They had to get there on their own, but how? They would have to climb the tire, then over from the axel up the wheel well and over to get on top of the frame. Crazy! I thought to myself should I just smash them against the pavement like I normally do to snails? I decided I'd see if they could handle a freeway speed ride to my Mom's house where I'd take a shower from the table tennis beating I took from Bruce.
After riding the 2 minutes to the freeway, I noticed that the snail that was at the top of my windshield had veered to his right and was coming down my driver's side window. He didn't even look like he was struggling to hold on due to the wind generated from the speed of the car.
Crazy! Once I got to I-215 and went under the 2200 North overpass the sun had finally hit my car for the first time in the day. Within just a second, I heard some rattling on my roof where I expected it to be the snail that was on my roof. I looked over and saw the snail on my window start to go into his shell, and lose most of the contact he was making with the window and he was sliding. He fell off just a few seconds later.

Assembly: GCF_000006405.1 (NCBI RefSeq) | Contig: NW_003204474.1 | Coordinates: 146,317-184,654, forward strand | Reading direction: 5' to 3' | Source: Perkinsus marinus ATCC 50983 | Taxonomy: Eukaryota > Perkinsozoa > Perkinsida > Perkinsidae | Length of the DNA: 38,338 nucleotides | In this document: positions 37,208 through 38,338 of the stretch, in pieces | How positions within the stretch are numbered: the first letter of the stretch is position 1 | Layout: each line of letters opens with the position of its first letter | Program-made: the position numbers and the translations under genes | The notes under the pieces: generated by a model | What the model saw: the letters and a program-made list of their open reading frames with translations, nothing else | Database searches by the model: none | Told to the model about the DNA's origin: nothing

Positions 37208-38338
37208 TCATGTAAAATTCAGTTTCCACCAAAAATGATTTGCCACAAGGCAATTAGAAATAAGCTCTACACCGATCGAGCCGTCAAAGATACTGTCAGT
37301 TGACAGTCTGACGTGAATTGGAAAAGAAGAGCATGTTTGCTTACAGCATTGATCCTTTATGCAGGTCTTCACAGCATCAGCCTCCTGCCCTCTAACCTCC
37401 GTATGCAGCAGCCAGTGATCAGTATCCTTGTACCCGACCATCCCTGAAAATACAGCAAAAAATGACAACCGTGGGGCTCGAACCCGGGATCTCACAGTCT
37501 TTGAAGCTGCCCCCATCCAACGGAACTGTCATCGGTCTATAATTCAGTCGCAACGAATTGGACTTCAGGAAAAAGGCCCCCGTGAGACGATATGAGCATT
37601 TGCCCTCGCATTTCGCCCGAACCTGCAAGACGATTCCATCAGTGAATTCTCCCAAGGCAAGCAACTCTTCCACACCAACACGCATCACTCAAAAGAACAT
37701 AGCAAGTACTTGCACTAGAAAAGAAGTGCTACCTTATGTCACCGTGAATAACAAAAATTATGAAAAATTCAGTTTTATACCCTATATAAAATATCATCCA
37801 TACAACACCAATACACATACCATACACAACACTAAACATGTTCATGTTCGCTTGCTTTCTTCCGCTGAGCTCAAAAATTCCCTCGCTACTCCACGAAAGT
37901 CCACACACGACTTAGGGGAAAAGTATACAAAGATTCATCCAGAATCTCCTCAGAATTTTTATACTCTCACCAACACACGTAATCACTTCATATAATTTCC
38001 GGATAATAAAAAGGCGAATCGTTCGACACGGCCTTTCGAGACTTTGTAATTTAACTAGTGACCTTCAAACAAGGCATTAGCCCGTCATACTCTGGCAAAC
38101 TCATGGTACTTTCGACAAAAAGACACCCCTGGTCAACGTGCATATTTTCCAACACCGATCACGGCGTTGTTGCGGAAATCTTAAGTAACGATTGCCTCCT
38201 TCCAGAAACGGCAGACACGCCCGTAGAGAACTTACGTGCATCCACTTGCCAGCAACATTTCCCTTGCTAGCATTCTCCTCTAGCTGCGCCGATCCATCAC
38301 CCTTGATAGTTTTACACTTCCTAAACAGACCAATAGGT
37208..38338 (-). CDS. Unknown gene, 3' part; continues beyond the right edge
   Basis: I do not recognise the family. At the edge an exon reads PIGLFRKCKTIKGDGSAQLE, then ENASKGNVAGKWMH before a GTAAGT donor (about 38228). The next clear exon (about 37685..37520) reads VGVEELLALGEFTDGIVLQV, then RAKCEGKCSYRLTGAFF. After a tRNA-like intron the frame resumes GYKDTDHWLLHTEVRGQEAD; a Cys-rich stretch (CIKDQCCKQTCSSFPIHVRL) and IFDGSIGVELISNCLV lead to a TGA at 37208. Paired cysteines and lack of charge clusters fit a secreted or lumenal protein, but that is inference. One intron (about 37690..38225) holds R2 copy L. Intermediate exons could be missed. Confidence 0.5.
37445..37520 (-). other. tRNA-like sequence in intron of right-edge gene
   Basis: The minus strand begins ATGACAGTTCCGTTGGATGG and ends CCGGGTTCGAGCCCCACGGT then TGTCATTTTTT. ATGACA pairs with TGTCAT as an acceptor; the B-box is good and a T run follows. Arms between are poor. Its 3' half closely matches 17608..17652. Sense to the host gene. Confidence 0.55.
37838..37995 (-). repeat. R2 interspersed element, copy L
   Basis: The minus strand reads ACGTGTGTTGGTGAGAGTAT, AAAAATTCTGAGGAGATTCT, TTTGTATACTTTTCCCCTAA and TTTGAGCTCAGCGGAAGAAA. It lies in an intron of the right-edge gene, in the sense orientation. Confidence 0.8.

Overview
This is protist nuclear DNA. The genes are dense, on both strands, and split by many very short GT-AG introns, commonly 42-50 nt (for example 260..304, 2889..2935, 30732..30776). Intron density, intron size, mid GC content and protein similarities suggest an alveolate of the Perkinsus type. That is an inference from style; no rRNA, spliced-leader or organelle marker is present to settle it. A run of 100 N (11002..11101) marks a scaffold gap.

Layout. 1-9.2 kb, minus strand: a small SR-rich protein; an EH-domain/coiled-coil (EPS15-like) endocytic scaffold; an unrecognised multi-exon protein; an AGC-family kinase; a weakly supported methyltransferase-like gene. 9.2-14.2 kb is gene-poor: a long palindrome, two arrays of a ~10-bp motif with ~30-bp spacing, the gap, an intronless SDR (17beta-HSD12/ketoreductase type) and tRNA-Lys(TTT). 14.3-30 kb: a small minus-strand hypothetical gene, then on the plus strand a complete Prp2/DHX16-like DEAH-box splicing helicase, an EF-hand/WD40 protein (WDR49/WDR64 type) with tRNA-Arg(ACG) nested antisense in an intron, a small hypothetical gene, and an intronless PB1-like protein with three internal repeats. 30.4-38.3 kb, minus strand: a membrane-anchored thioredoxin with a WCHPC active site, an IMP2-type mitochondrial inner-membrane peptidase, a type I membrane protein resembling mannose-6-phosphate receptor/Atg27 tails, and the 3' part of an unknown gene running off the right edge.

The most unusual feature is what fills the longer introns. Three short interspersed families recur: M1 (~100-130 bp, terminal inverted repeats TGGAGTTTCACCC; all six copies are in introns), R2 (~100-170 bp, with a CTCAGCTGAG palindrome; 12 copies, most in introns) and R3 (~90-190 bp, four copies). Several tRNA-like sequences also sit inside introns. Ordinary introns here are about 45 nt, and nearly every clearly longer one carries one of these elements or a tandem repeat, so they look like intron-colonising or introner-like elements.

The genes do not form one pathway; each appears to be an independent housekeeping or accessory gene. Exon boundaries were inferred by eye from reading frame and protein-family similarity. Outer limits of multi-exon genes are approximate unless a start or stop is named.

The distance they traveled in those 12 minutes was 15 miles. So let's put those numbers into perspective:
Snail height: 2 inches
My height: 6 feet
So that means it takes 36 snails to match my height if they stood up on each other's shoulders.
1 mile for me is 880 body lengths. The snail has 36 body lengths to match me, which means that if I were the size of a snail, one mile would seem like 31,680 miles.
Then consider the speed covered in that time:
475,200/12 minutes = 39,600 miles per minute = 2,376,000 miles per hour. That's Mach 3,096!
So let's get this straight, those snails held on to my car at over 2.3 million miles per hour, for 12 minutes going a distance equivalent to the moon and back? All while holding their house on their backs.
That's actually pretty scary how strong they are. All the more reason to crunch them and ensure they don't take over the earth.